Not taking chances is dangerous. Being cautious is deadly. Playing it safe is not safe. The third slave expects the boss to transfer him out of the finance department for his lack of ingenuity, but he discovers himself in the outer darkness, where there will be weeping and gnashing of teeth (v. 30), which is harsher than anything he imagined.
Church people are known for playing it safe. We hang on to what we have. We do what we are used to doing. We spend too much time tied up in small concerns. We are timid about important matters. Fear keeps us from taking on real challenges.
We find it easy to go to church, learn about God, and become proficient at talking about faith, but the third slave’s experience suggests that what we do not do is more important than the opinions we hold. The slave thought he could explain away his indolence, but it does not work. And neither does the slave. Not in the finance department anyway.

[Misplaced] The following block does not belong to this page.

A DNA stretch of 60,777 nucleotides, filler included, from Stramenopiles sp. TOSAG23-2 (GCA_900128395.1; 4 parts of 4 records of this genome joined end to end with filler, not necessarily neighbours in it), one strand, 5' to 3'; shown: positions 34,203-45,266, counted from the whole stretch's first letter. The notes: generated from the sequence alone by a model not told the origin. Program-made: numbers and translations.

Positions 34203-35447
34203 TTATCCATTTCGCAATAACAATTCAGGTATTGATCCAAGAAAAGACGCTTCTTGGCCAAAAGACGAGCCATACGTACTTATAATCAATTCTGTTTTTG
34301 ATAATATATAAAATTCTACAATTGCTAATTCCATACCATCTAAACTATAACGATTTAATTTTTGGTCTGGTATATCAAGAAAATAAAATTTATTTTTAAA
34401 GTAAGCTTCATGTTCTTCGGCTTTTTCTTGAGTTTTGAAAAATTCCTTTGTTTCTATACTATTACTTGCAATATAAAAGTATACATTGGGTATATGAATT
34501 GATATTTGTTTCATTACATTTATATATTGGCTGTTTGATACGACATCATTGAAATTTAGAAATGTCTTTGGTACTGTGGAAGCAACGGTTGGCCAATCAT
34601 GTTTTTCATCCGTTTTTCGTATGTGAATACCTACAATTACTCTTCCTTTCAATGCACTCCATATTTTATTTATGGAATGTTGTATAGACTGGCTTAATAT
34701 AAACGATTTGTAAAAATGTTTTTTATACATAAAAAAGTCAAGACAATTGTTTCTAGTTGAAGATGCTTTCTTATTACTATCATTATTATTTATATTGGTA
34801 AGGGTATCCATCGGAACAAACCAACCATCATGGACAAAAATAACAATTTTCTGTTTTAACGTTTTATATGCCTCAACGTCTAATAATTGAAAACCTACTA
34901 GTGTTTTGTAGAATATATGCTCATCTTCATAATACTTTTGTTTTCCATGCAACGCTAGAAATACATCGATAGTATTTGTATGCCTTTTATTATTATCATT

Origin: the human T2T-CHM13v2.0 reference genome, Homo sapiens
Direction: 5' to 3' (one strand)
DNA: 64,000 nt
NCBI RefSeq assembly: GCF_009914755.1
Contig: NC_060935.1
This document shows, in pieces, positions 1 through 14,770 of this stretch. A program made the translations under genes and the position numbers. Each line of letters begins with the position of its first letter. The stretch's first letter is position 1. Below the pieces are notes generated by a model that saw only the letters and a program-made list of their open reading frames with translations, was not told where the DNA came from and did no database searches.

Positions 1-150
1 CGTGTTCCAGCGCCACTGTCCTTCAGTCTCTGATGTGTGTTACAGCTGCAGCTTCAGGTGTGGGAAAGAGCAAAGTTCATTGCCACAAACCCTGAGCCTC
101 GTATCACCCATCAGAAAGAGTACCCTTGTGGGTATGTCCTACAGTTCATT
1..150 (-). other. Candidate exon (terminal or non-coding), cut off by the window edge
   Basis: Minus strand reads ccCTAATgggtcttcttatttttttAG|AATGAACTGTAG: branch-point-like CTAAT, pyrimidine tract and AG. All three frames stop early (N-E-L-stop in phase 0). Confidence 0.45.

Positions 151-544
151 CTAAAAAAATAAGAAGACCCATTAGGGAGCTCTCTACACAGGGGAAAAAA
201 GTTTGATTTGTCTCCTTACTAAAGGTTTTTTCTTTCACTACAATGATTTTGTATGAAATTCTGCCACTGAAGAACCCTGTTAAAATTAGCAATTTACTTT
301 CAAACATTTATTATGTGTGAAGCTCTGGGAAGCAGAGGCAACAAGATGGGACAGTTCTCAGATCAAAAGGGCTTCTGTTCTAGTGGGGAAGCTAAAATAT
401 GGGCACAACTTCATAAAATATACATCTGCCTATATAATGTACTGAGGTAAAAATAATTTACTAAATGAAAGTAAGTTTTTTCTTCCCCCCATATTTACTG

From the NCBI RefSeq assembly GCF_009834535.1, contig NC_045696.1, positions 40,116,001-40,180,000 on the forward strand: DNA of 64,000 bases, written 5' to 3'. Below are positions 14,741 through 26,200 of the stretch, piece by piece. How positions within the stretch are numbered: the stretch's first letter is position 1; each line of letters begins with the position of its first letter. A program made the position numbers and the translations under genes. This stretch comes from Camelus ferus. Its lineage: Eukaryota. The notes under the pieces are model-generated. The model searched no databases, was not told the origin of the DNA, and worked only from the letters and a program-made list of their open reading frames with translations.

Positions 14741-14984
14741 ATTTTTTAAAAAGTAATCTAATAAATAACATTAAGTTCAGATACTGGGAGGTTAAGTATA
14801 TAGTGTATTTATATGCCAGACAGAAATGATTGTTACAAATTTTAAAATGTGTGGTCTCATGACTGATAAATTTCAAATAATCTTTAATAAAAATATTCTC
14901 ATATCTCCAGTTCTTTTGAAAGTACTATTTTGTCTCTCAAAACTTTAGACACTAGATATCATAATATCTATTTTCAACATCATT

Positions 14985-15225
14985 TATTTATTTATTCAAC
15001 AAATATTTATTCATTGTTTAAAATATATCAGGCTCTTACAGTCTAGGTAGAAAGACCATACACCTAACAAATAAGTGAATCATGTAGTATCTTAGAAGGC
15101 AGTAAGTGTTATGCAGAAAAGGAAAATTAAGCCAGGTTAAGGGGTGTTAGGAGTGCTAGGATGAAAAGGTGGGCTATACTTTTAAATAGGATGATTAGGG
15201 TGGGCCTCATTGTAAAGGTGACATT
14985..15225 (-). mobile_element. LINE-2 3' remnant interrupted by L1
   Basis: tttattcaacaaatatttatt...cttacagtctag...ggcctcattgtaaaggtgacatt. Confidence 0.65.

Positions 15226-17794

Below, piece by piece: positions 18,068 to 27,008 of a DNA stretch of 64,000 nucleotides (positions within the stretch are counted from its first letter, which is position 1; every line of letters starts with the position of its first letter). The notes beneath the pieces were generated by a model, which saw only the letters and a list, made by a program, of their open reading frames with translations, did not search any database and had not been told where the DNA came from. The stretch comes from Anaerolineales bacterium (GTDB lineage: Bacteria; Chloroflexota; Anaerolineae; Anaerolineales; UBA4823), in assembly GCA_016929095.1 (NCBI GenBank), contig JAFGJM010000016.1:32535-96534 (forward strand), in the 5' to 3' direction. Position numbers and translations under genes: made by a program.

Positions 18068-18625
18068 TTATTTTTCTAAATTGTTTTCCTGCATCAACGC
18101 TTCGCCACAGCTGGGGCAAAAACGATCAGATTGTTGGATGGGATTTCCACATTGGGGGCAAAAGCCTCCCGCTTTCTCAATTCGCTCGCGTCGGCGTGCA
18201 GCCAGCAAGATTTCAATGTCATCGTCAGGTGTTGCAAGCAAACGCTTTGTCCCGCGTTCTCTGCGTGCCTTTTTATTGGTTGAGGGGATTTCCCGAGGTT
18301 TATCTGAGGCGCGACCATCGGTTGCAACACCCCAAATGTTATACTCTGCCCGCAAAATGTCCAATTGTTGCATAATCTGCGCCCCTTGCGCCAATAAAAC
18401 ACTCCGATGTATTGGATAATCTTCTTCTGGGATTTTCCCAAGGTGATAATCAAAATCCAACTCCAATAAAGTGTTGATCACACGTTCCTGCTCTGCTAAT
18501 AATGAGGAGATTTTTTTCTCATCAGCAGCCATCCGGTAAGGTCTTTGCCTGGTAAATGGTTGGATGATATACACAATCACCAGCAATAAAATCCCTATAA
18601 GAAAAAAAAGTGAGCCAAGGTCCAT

We are tempted to say that we care about the poor, but we fail to share what we have. We talk about the importance of racial justice while assuming that we deserve the privileges that come our way. Most of us applaud our own good sense and ignore what we have failed to do.
We can take more chances. We can ask: How can we share our gifts? How can we live more like Jesus? What can we do to care for the least of God’s children? Why can’t we give away more of what we have? What can we stop doing so that we will have more time for others? Why can’t our commitment to Christ change how we live in major ways and not just minor ones?
What chances might God want you to take?
God, give me a vision of ways I could live more courageously. Amen.